Mexican Migrant Workers File Complaints with UN Rapporteur

Canada's image as a safe and secure destination for foreign temporary workers is under fire, critics say.

The government has been working hard in recent years to expand the number of temporary foreign workers who are allowed into Canada to ease what appears to be a growing labour shortage across the country.

But Canada's image as a great place to work and earn a living is being threatened as migrant workers from Mexico who say they are being mistreated are now reaching out to a United Nations special rapporteur for help.

In an interview last month, Jorge Bustamante, UN special rapporteur on the human rights of migrants, told Embassy that over the past six months, he has received about a half-dozen letters directly from Mexican migrant workers in Canada.

In the letters, the workers claim they are not receiving their proper wages and that their freedom of movement is being restricted.

The special rapporteur on the human rights of migrants position was established in 1999 by the former UN Commission on Human Rights.

The rapporteur's role is to enforce the full and effective protection of the human rights of migrants, and in some instances visit countries to further enforce legal frameworks in the interest of migrants.

Mr. Bustamante, who was appointed to the position in August 2005, said that before receiving the letters, he had thought the bilateral migrant worker agreement between Canada and Mexico, inked in 1974, set a good example, but now he has the opposite impression.

"The only thing is my feeling of regret that something that for so many years has gone on without complaints, now all of a sudden there are complaints," he said.

"This is something that was actually quite new to me, because before that I had the opposite impression [of Canada]. But recently I have heard reports from migrants in Canada that have complained about abuses of not allowing them to move from one job to another, their wages and things of that sort."

Mr. Bustamante, a professor of sociology at the University of Notre Dame in the United States and founder of a Mexican institute for the study of border issues, said he has sent each letter to the Canadian government. No further actions can be taken without verification of the abuses from the Canadian government, he added.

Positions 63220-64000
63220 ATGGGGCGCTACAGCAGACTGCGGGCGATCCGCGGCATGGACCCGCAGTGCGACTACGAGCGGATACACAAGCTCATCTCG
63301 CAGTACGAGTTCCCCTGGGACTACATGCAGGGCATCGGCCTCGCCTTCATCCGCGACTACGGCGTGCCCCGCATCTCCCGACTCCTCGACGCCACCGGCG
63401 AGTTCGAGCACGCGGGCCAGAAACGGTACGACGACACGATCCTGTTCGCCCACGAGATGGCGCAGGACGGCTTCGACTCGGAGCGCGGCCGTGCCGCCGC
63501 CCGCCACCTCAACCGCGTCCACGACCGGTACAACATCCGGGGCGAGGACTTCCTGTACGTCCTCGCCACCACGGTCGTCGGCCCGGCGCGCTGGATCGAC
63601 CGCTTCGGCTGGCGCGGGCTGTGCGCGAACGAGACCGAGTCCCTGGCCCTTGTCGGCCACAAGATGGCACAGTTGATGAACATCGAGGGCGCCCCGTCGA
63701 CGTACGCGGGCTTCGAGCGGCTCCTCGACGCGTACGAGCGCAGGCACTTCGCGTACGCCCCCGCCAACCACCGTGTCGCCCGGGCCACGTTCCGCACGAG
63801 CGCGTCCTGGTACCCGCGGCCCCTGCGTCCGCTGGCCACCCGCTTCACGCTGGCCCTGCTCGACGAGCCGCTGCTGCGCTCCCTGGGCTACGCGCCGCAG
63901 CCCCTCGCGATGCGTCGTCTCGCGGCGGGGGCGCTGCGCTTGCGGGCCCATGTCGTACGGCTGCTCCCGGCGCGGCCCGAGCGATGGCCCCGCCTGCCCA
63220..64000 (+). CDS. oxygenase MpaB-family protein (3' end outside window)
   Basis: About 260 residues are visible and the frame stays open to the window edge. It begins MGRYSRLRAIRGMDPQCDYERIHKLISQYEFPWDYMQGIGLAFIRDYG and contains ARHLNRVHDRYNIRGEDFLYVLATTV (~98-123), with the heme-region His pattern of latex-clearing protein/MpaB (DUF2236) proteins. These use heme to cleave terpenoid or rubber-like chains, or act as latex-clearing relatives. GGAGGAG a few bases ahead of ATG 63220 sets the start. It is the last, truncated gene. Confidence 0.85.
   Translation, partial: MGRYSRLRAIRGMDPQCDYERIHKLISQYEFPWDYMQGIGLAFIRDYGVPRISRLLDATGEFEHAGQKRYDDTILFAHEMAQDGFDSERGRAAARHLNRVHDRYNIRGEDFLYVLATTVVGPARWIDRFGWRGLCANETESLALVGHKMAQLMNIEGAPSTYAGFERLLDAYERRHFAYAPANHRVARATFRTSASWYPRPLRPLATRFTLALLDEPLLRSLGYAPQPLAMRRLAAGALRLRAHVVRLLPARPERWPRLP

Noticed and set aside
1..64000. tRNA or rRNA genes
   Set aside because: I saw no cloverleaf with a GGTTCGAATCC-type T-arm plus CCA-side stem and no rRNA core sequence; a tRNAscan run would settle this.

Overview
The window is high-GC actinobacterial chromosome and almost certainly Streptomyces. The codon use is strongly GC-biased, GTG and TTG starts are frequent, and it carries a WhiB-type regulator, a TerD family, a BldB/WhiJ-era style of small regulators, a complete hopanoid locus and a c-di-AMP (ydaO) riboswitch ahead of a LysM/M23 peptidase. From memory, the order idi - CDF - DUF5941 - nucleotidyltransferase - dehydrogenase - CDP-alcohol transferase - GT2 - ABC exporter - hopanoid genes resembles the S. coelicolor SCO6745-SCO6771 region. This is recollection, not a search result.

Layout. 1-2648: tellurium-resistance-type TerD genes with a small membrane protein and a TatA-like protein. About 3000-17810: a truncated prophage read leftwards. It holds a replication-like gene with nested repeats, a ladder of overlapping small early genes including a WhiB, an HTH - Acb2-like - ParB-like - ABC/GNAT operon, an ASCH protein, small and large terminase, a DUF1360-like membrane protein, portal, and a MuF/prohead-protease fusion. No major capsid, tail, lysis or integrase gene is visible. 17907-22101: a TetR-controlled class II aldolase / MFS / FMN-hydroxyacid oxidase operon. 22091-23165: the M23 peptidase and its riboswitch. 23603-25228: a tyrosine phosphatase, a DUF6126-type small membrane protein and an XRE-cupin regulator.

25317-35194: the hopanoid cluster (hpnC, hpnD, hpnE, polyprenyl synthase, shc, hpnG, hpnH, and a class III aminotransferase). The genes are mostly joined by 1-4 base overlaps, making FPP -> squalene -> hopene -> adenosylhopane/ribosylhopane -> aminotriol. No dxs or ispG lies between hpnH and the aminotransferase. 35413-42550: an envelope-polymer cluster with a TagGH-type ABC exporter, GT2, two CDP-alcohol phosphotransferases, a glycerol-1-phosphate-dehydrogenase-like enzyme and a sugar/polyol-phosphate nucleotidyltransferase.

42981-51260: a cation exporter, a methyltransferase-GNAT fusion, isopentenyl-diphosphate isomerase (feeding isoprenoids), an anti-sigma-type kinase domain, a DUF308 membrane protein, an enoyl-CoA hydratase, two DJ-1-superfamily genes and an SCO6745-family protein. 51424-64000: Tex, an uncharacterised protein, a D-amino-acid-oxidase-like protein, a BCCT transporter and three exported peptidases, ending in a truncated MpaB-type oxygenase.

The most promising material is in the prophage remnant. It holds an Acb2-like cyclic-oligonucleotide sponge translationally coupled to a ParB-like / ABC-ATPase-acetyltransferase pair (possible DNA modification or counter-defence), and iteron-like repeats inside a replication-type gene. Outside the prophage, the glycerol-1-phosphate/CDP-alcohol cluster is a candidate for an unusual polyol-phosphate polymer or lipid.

If and when he receives this verification, a report about the abuses and what steps should be taken in response is submitted to the UN Human Rights Council.

However, as yet, Canadian officials have not provided any response.

"There has been no word at all from the Canadian government," he said. "If I have any kind of credible verification, then I would report it to the UN, but since I have not verified that, then I would not report it."

Asked on Monday how the government would be responding, Human Resources Minister Monte Solberg said he would have to see what the letters say.

"We haven't received any letter from him regarding migrant workers," Mr. Solberg said.

An official in Immigration Minister Diane Finley's office referred questions to the Department of Foreign Affairs. Calls to Foreign Affairs Minister Maxime Bernier's office over the past two weeks were not returned.

Reports of abuse and exploitation of migrant workers in Canada have become a concern for many in recent months, especially in light of the country's increasing reliance on such workers.

Just last week, the issue was raised by a witness at the Parliamentary Standing Committee on Citizenship and Immigration during a meeting in Moose Jaw, Sask.

Limits Bring Problems

Testifying before visiting MPs on April 2, Eric Johansen, director of the Saskatchewan government's Immigration Nominee Program, said limits on the ability of migrant workers to move within the labour market puts them at risk.

"Temporary foreign workers are particularly vulnerable in our labour market as they don't have the mobility that other individuals in the labour market do," Mr. Johansen said. "So we think it's very important that we take extra measures to work with this group of individuals, ensure that they understand the protection afforded to them under provincial legislation.

"And we want to find mechanisms to ensure that commitments made by employers to temporary foreign workers are indeed, under a labour market opinion, being followed through."

Also testifying before the committee last week was Yessy Byl, a temporary foreign worker advocate at the Alberta Federation of Labour, who told MPs that brokers and employers are exploiting workers by illegally charging recruitment fees and housing them in poor conditions.

"Alberta's temporary foreign worker program is inherently exploitive and treats people as disposable. I can assure you that Canada's reputation in foreign countries has suffered a great deal," Ms. Byl told committee members.